• Today, we have adopted a landmark overhaul of the EU consumer legislation – the New Deal for Consumers. As the Commission promised at the beginning of this mandate, we will empower consumers to better deal with the modern challenges.

  • So, what are the current problems?

  • We need to help people protect themselves from the massive frauds and abuse of consumer's trust.


Solution

  • We are proposing a New Deal for Consumers to empower consumers so they can face the challenges of the 21st century better.

  • We are doing four things today:

  • One, improving consumer protection online

  • Two, giving authorities in the Member States teeth to punish the cheaters

  • Three, opening the door for representative actions on behalf of groups of consumers to receive the compensation or repair they deserve. 

  • Four, forbidding the dual food quality practice.

 

  • Now, I will discuss all those points briefly.

  • First, the rules that apply offline also need to be respected in the online world.

  • We are extending the consumer protection to digital services for which we do not pay with money but with personal data. 

  • Also, with the New Deal for Consumers, the online marketplace must state clearly whether you buy from a professional or a consumer and whether you are protected under consumer law. This is important, because if you buy from another person, you have fewer rights. 

  • Secondly, we are giving authorities in the Member States teeth to punish the cheaters.

  • EU consumer protection authorities are currently not equipped to sanction practices creating widespread ‘mass harm situations’. Major corporations are not afraid to cheat because of the current penalties. They differ widely across the EU and are often too low. Take the diesel gate - only two national consumer protection authorities have imposed fines on VW that amount to 5 and half million euro. This is nothing in comparison to what VW paid in the US – a reported figure of ca. 25 billion dollars.

  • Under the New Deal, national authorities will have the power to impose penalties of up to 4% of annual turnover.

  • Thirdly, we are proposing something that many thought would not be possible even a few months ago - the EU's model of representative action.

  • This will equip consumers with a deterring stick against the unfair business models that blatantly prioritise profit over consumers' well-being. It cannot be cheap to cheat.

  • But this model will be very different from the US model. It's not about more business for lawyers, but about more fairness.

  • This change is needed, because we have a very incomplete system in the EU. In nine EU countries there is no possibility to launch a group action. Others have very divergent and often incomplete solutions.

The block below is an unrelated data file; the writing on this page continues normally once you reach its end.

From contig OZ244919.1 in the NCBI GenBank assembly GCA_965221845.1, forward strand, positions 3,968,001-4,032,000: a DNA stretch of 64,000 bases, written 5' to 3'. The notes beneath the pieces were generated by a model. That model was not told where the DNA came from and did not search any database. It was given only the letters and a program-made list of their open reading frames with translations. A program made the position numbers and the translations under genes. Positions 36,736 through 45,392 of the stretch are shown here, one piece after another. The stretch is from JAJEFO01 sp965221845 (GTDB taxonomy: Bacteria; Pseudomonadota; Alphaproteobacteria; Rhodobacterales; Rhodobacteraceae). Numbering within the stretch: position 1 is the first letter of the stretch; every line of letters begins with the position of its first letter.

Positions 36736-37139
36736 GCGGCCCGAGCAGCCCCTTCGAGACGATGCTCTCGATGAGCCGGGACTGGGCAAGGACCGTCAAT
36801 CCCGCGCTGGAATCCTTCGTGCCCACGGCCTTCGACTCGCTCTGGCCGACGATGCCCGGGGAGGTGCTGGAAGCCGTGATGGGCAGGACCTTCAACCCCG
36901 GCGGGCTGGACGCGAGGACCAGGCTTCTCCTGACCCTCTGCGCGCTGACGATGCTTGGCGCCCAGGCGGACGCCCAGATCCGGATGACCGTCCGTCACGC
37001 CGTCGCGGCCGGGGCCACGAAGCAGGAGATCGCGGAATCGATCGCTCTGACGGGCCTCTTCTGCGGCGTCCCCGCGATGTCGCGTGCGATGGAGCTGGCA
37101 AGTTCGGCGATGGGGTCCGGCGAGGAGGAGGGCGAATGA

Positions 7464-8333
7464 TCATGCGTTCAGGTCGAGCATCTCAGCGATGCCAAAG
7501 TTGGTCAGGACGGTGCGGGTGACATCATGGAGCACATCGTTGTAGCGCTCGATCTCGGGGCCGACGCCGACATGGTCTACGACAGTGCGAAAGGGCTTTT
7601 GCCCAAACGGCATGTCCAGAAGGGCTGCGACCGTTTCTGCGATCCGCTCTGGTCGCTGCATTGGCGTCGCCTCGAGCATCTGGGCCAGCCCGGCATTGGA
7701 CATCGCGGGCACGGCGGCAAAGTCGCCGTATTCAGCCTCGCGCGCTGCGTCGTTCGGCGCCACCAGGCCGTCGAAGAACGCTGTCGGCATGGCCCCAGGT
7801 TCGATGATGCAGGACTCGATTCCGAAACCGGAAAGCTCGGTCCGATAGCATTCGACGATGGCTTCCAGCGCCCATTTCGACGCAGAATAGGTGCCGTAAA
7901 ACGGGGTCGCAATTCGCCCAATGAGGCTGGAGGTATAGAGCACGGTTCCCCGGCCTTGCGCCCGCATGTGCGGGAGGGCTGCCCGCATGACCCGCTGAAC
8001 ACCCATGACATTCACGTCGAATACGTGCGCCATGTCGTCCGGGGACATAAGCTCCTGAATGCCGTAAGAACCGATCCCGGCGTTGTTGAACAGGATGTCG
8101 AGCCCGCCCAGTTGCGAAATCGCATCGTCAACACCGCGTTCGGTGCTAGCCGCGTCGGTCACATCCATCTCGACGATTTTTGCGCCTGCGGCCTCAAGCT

• This creates a picture of basically ineffective system with different level of protection across the EU. 

  • The EU model of representative action will have some distinctive features. For instance:

  • Only qualified organisations, such as a consumer groups, will be able to launch a case on behalf of consumers. And there are very strict criteria on how to choose those organisations.

  • The financing of the cases will be transparent and can be assessed by the judge in the specific case.

  • We are interested in compensation for consumers, not in punitive damages. This is why we prohibit them.

  • Also, in a truly European spirit, the proposal will allow for cooperation between countries in cross-border cases. 

  • Finally, we are keeping the door open to out of court settlements.

  • The New Deal is a moment for everyone to show their cards and see whether we are serious in drawing the consequences from Dieselgate and give a fair chance for compensation to consumers in the future.

  • Last, but not least, we will step up the fight with the dual food quality. We have amended the Unfair Commercial Practice Directive to make it black on white that dual food quality is forbidden. This will give the national authorities the tool they have asked for to take necessary action to end this practice. As President Juncker said last September: There cannot be second class citizens in the EU.

Conclusion

  • Many people in Europe expect real changes and improvements. Sometimes they turn to the populist parties because they lose faith that we can do something to improve the situation on the ground.

  • This is a perfect opportunity for European and national politicians to show that we can change things for the better.